• Be co-operative and polite to the officer. Give them some decent accommodation and be close by in case they have any questions. And a decent cup of tea always helps.
  • As well as the day to day accounting records, always have copies of recent annual accounts and bank records available.
  • Make a note of anything discussed during the visit and ask the officer to confirm any specific points in writing, eg rulings on liability issues or business/non-business apportionments. Alternatively, offer to write a note of the documents reviewed and the issues discussed and ask the officer to sign to show that he agrees with it.
  • Expect the officer to concentrate on any non-standard technical issues, for example, your partial exemption calculations if your business is partly exempt or VAT liability issues if you are a property development.
  • Remember that almost every time, the VAT officer will carry out routine checks to ensure that the right amount of tax has been declared. Sales and purchase ledgers, annual accounts and bank records are the basic records that should be available for inspection and up to date.
  • Even if the accounts aren’t as tidy as you’d like and you can’t reconcile every entry, the officer probably won’t be too concerned unless the errors suggest that the VAT returns could be wrong, for example, if there is more income in the bank accounts than reflected on the sales invoices.
  • It’s important that the client understands the importance of good compliance and this includes keeping accounting records up to date and in good order.

Remember that one of the most common sources of VAT assessments is from routine issues such as VAT on car expenses, staff entertainment and business/non-business apportionment.

And finally, remember that even if the officer doesn’t find anything wrong, it does not mean that everything is right. And even if the officer does find something wrong and issues an assessment for one or more errors, it doesn’t mean that everything else is okay.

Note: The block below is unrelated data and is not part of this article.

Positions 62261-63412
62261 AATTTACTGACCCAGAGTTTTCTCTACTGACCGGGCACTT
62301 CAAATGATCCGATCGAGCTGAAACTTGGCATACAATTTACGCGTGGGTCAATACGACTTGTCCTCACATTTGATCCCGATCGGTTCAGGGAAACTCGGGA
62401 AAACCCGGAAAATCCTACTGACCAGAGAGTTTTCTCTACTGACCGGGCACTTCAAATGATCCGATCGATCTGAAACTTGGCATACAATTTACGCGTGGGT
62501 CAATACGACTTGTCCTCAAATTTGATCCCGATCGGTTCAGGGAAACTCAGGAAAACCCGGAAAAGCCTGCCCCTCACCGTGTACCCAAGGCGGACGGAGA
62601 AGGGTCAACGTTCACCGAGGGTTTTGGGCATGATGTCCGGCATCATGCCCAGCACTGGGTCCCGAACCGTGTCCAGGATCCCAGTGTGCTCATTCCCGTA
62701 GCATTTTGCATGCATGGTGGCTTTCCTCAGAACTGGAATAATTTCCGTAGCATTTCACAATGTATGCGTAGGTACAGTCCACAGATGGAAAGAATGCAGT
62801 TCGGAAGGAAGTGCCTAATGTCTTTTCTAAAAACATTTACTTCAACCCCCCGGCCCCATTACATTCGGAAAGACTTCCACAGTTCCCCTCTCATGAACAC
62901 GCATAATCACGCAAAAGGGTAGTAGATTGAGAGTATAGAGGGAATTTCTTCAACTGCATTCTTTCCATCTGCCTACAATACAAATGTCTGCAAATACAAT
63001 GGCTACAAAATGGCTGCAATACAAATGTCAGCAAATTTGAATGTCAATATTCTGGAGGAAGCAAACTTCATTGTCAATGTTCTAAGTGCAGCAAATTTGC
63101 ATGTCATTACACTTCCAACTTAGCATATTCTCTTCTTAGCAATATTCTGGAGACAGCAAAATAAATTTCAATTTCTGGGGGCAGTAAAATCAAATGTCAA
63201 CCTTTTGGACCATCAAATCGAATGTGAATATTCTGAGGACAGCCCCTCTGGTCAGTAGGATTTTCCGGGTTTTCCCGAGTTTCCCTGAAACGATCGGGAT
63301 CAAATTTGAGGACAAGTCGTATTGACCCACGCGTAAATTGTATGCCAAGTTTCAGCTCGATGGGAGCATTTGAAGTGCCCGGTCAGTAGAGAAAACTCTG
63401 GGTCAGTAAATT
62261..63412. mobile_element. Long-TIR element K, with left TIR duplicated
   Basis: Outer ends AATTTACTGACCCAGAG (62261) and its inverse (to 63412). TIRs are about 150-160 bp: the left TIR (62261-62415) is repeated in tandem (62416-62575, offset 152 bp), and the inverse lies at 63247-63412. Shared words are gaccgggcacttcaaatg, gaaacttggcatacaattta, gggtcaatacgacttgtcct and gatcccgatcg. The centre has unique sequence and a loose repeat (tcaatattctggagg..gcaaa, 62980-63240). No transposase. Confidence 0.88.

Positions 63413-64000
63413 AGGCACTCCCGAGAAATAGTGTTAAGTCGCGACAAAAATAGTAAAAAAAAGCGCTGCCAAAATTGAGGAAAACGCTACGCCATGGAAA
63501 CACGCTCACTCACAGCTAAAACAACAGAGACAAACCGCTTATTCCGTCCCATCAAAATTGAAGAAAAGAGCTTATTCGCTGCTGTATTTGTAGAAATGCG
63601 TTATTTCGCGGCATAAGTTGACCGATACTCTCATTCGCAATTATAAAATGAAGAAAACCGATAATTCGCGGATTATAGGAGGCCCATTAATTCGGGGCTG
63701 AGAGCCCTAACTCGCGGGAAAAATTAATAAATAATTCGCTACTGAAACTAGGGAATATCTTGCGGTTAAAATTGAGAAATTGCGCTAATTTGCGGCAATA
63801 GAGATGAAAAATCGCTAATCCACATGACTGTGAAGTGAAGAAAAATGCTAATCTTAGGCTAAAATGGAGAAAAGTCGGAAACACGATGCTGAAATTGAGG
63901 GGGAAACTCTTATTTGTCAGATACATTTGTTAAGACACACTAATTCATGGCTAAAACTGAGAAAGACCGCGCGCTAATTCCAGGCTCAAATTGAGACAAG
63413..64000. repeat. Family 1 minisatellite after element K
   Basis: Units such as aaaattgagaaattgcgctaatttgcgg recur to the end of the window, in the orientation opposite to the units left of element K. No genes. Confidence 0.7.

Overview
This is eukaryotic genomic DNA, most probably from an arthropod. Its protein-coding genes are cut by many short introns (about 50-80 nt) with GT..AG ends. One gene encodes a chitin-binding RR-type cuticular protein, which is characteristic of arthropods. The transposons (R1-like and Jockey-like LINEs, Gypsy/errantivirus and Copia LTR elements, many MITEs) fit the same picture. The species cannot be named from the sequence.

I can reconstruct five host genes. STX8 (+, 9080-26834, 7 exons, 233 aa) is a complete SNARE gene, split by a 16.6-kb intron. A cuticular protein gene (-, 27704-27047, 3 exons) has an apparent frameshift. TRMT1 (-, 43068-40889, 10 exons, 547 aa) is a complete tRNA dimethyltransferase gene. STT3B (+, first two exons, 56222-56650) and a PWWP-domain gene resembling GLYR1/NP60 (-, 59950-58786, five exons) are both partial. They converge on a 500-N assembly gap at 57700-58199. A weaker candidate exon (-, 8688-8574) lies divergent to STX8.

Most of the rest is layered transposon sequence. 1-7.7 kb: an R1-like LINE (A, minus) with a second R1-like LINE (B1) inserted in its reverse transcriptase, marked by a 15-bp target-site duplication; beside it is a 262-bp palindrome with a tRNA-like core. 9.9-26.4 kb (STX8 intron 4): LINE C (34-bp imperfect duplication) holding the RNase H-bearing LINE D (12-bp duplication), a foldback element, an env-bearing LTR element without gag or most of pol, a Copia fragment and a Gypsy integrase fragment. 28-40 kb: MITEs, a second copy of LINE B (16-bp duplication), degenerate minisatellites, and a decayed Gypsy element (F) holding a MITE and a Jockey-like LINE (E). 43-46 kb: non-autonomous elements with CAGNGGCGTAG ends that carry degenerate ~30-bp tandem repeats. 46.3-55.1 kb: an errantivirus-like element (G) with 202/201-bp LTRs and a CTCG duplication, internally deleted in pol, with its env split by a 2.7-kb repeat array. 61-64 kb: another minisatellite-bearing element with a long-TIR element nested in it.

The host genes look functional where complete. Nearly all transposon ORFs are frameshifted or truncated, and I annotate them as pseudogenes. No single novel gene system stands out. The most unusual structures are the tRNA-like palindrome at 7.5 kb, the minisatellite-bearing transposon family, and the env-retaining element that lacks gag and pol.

Compliance issues

 In the past, many businesses and even some accountants turned a blind eye to repeated compliance errors, especially those that didn’t affect the actual VAT liability of the business or cost anything in terms of penalties or interest. But nowadays this isn’t such a good idea.

The new penalty system is designed to impose errors when the tax itself is wrong. However, penalties can be reduced according to a number of factors, including if the business has a good compliance history. Repeated errors which the business ignores will normally be taken as a sign of carelessness and a factor in whether or not to suspend penalties when VAT errors do occur.

This could include anything from consistently overclaiming input tax on expenses to getting the boxes 8 and 9 figures wrong. So, a little attention to compliance now could save money by reducing penalties when most needed.

Deeks VAT Consultancy has significant experience in dealing with VAT inspections, assessments and appeals, please do contact us should you require further information.

 Please note that Deeks VAT News is not intended to be a comprehensive guide to every development in VAT. It should not be used as a substitute for specific advice in individual circumstances. Deeks VAT Consultancy Limited cannot accept any liability for any action/inaction as a result of any reliance on Deeks VAT News’s contents.

Deeks VAT Consultancy Limited

Managing Director: Jane Deeks LLB (Hons) LPC CTA

T: 07710 553831        E:        W:

Share this page